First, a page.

How’s your garden this summer? I gotta tell you, everything in mine is late. We had plenty of salad back in May and June because the weather was cool, but that same weather just slowed down everything else. Even the cole crops—broccoli, cabbage, and bok choi—just seemed to go on strike. Same with the yellow squash, same with the peppers. My entire crop of leeks politely declined to germinate. And the zucchini—a total embarrassment. In every other year until this one we’ve taken perverse pride in having too much zucchini, in getting tired of a permanent diet of zucchini bread and zucchini fritters and zucchini boats baked with cheese. We’d leave baskets full at the Senior Center and, to quote a old poem of my wife’s, “unload on friends at the post office and run.” In fact I can’t remember another season when I didn’t end up tripping over some protuberant zucchini monster the size of a green elephant trunk. But this year? I’m still waiting.
Given the nature of Cape Cod in the summer we all get used to a lot of waiting. Waiting in line at the supermarket check-out and at the bank drive-up window; waiting to make a left turn on Route Six, waiting to get a seat at the bar; waiting to get beach stickers and then waiting to get a parking space at the beach. Given our society’s willingness to allow almost anyone to own a high-powered firearm, and its unwillingness to identify and adequately treat the mentally ill, I generally try to avoid long lines of anxious people.
I go to the gym at dawn in order to avoid waiting for a piece of equipment. I arrive at the movies early, knowing full well that the scheduled start times are merely the prelude to a film festival of coming attractions. I’ll order pizza for dinner if I don’t want to cook rather than wait an hour for a table at a restaurant in August.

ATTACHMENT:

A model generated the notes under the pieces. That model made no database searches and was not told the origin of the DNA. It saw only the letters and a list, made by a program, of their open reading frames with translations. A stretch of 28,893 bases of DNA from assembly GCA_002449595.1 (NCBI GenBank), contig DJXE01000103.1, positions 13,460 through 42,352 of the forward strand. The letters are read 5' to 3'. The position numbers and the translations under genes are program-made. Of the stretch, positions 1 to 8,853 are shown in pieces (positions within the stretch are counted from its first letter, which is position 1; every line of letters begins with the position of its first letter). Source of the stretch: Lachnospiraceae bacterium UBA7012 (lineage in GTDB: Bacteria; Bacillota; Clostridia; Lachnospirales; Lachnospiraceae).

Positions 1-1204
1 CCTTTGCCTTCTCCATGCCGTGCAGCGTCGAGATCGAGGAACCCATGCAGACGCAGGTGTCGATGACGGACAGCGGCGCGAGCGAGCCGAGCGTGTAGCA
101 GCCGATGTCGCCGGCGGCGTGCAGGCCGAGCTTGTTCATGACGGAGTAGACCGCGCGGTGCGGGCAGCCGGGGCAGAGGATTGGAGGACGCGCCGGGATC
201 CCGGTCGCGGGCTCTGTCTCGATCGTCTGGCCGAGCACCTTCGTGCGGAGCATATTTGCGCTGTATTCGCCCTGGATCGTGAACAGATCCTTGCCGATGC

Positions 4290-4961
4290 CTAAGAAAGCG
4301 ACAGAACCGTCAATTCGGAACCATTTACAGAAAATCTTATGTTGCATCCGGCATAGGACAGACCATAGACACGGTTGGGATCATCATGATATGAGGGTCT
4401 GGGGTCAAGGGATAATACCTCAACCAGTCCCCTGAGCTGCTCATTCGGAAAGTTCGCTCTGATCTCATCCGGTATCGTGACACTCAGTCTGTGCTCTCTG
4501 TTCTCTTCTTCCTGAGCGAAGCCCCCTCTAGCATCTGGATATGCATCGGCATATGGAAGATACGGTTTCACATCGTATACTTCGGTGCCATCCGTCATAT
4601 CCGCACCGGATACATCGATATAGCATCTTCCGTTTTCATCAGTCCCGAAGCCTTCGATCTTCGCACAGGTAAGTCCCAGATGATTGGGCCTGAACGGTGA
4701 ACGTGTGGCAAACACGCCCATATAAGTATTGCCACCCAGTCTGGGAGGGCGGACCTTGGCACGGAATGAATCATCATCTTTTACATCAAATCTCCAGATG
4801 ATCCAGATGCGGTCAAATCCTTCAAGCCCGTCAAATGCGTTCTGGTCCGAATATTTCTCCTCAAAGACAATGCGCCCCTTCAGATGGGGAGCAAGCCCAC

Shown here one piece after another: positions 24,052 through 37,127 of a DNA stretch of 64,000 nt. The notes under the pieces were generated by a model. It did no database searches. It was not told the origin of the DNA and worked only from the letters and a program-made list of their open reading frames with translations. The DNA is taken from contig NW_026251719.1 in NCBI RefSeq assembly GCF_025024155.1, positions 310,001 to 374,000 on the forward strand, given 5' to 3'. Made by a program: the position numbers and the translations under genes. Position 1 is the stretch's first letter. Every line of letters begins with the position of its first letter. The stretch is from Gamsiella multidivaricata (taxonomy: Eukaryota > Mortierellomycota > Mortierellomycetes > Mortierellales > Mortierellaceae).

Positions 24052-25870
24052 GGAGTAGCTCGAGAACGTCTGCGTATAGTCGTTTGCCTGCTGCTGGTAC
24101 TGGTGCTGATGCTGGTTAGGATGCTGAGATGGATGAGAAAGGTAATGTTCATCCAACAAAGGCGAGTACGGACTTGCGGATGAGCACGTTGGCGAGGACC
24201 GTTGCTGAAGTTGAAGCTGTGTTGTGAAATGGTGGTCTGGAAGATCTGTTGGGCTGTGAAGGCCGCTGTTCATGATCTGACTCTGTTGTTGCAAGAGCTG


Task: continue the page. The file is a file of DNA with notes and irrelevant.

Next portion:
Like we have all learned to do come summer, I take back roads and dart between lanes…anything to avoid waiting in traffic, knowing full well that the universe is designed to defeat me. I’m convinced there is some sadistic cosmic law dictating that every lane I switch into in a traffic jam becomes the slow lane as soon as I move into it.
In truth there are few things I hate more than waiting but even fewer things I love more than gardening. Which means I’m screwed because gardens are all about waiting. Waiting for the warm weather to start in Spring. Waiting for the blistering sun to set in July. Waiting for the rain. Waiting for it to stop raining.
I came across an article called The Psychology of Waiting that explains some of the factors that make waiting so aggravating. For one thing, as soon as you commit to an experience you’re anxious to get fully involved. That’s why crowded restaurants give you a menu when they know you won’t get a table for another hour; the same reason health clinics put you in an exam room to wait for the doctor who’s busy with other patients. Both schemes give you the illusion that your experience has started. Which is why I’m so happy in February to see the tomato seedlings begin to sprout in the greenhouse even though I know full well that it will take another six months before I get even one slice on my hamburger.
It’s occurred to me many times that for a person as impatient as me gardening is a hobby inherently laden with frustration. I’d probably be better off taking up an activity that ends quickly, like the luge or sky diving.
But of course I know it’s a great privilege to have a garden, to be independent of fast and frozen and supermarket food; to own land enough to grow vegetables free of pesticides, and to have the leisure time to spend fussing about them. And the irony is, that it’s a privilege I’ve had to wait for all my life. But I just want to shake those tomato plants…let’s go already, get ripe, hurry up!
I’m Ira Wood…and that’s my opinion.